glycosphingolipids are divided broadly into two categories: glucosphingolipids and galactosphingolipids. The glucosphingolipids depend initially on the enzyme glucosylceramide synthase (GCS) which attaches glucose as the first residue to the C1 hydroxyl position. Galactosphingolipids, on the other hand, are generated from galactosylceramide synthase (GalCerS), an evolutionarily dissimilar enzyme from GCS. Glycosphingolipids are further divided based upon further modification by various glycosyltransferases which increases the potential variation in lipid species by several fold. Far more abundant are the sphingomyelin species which are produced in parallel with glycosphingolipids, however they are defined by a phosphocholine headgroup rather than the addition of sugar residues. Although sphingomyelin species all share a common headgroup, they too are produced from a variety of ceramide species and therefore can have differing acyl chains attached to their C-2 amino groups. Whether or not the differing acyl chain lengths in SMs dictate unique functions or important biophysical distinctions has not yet been established. Understanding the function of all the existing glycosphingolipids and sphingomyelin species will be a major undertaking in the future since the tools to study and measure these species are only beginning to be developed. The simple sphingolipids serve both as the precursors and the breakdown products of the more complex ones. Importantly, in recent decades, these simple sphingolipids have gained attention for having significant signaling and regulatory roles within cells. In addition, many tools have emerged to measure the levels of simple sphingolipids and therefore have become the focus of even more intense study in recent years. With this thought in mind, this chapter will pay tribute to the complex sphingolipids, but focus on the regulation of simple sphingolipid metabolism. PMID:20919643

  8. Modulation of the lipidomic profile due to a lipid challenge and fitness level: a postprandial study.

    PubMed

    Morris, Ciara; O'Grada, Colm M; Ryan, Miriam F; Gibney, Michael J; Roche, Helen M; Gibney, Eileen R; Brennan, Lorraine

    2015-07-01

    The lipid composition of plasma is known to vary due to both phenotypic factors such as age, gender and BMI as well as with various diseases including cancer and neurological disorders. However, there is little investigation into the variation in the lipidome due to exercise and/ or metabolic challenges. The objectives of this present study were (i) To identify the glycerophospholipid, sphingolipids and ceramide changes in response to an oral lipid tolerance test (OLTT) in healthy adults and (ii) To identify the effect of aerobic fitness level on lipidomic profiles. 214 healthy adults aged 18-60 years were recruited as part of a metabolic challenge study. A sub-group of 40 volunteers were selected for lipidomic analysis based on their aerobic fitness level. Ceramides, glycerophospholipids and sphingomyelins were quantified in baseline fasting plasma samples as well as at 60, 120, 180, 240 and 300 min following a lipid challenge using high-throughput flow injection ESI-MS/MS. Mixed model repeated measures analysis identified lipids which were significantly changing over the time course of the lipid challenge. Included in these lipids were lysophosphoethanolamines (LPE), phosphoethanolamines (PE), phosphoglycerides (PG) and ceramides (Cer). Five lipids (LPE a C18:2, LPE a C18:1, PE aa C36:2, PE aa C36:3 and N-C16:1-Cer) had a fold change > 1.5 at 120 min following the challenge and these lipids remained elevated. Furthermore, three of these lipids (LPE a C18:2, PE aa C36:2 and PE aa C36:3) were predictive of fasting and peak plasma TAG concentrations following the OLTT. Further analysis revealed that fitness level has a significant impact on the response to the OLTT: in particular significant differences between fitness groups were observed for phosphatidylcholines (PC), sphingomyelins (SM) and ceramides. This study identified specific lipids which were modulated by an acute lipid challenge. Furthermore, it identified a series of lipids which were modulated by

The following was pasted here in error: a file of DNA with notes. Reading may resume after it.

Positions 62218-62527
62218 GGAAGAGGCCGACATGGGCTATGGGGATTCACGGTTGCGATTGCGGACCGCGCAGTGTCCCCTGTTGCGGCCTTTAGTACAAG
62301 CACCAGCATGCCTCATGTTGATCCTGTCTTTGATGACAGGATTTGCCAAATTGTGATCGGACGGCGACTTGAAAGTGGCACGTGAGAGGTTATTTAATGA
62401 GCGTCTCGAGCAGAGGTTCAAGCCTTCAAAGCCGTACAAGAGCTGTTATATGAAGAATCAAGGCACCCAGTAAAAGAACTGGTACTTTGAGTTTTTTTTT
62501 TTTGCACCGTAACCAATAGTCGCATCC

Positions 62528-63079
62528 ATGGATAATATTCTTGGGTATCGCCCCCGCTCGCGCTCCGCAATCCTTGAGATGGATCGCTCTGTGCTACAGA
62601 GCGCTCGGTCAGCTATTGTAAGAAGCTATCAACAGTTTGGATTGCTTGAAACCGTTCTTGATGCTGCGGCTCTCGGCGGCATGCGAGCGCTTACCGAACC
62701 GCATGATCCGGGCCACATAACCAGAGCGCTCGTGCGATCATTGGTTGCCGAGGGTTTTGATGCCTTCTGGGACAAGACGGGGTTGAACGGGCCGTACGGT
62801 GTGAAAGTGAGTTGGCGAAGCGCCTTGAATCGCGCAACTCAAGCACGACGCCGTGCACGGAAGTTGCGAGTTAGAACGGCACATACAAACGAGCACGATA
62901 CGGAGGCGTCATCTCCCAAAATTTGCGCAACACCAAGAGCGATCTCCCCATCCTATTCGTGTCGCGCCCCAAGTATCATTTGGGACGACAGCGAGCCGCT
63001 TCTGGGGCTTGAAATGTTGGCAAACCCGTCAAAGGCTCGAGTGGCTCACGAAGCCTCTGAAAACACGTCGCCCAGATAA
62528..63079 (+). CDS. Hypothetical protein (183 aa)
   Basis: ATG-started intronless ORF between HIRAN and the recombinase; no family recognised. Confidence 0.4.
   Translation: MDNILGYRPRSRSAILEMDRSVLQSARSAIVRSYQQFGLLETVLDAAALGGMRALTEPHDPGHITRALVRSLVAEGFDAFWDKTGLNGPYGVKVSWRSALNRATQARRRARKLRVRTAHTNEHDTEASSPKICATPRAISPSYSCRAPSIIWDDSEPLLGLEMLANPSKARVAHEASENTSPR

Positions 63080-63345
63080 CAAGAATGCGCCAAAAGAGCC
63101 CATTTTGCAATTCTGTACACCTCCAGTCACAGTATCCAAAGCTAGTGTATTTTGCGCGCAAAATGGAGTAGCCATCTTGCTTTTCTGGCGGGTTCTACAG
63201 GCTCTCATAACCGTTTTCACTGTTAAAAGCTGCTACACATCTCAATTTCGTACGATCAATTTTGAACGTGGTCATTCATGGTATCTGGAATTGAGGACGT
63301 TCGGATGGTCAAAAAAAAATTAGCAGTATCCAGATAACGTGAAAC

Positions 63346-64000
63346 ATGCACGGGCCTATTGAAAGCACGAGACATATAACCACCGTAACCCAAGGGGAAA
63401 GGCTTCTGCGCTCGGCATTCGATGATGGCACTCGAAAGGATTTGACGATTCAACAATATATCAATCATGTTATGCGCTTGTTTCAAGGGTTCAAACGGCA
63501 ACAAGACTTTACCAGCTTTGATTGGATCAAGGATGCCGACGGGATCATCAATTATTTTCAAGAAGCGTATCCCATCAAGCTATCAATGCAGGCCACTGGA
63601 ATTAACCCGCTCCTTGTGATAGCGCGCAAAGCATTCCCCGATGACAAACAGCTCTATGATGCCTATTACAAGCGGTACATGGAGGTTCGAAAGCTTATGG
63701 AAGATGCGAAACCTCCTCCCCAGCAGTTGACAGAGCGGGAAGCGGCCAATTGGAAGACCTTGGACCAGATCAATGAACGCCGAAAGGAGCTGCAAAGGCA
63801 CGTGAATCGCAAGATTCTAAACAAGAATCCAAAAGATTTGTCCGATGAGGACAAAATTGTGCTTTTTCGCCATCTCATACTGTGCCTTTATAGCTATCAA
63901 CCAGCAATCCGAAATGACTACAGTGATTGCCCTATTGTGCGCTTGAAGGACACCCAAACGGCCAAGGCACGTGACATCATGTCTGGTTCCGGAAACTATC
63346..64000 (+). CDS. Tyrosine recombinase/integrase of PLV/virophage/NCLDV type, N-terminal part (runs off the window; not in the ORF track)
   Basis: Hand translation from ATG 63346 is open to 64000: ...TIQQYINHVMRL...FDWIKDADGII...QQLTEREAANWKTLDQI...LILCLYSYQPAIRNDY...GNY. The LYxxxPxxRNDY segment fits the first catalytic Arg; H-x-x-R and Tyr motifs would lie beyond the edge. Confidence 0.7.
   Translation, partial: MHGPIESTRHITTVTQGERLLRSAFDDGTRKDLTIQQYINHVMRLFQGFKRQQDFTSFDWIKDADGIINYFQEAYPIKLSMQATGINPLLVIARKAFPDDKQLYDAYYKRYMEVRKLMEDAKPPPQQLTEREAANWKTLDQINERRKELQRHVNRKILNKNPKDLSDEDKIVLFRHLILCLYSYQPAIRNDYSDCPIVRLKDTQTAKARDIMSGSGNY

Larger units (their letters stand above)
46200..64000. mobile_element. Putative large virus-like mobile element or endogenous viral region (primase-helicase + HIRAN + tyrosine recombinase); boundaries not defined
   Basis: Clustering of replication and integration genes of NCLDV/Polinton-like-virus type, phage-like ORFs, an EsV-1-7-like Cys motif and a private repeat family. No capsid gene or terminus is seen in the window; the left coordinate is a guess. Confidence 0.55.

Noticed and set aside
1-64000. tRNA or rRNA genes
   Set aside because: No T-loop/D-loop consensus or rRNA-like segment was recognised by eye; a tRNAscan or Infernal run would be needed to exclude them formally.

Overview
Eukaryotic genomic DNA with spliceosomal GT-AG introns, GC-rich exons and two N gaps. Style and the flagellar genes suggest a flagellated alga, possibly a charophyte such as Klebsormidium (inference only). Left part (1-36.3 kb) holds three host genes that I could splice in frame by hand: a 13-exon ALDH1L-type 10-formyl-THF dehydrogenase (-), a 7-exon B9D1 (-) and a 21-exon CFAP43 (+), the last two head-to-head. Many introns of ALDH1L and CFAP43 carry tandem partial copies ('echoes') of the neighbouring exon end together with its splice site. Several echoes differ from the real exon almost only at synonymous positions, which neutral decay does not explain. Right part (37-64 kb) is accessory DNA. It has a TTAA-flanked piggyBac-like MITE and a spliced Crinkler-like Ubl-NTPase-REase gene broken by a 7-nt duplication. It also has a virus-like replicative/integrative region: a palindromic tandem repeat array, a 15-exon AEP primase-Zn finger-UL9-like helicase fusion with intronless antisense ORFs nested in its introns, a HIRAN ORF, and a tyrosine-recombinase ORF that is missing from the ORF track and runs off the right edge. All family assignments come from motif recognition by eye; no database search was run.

9. Amino acids, lipid metabolites, and ferritin as potential mediators linking red meat consumption to type 2 diabetes.

    PubMed

    Wittenbecher, Clemens; Mühlenbruch, Kristin; Kröger, Janine; Jacobs, Simone; Kuxhaus, Olga; Floegel, Anna; Fritsche, Andreas; Pischon, Tobias; Prehn, Cornelia; Adamski, Jerzy; Joost, Hans-Georg; Boeing, Heiner; Schulze, Matthias B

    2015-06-01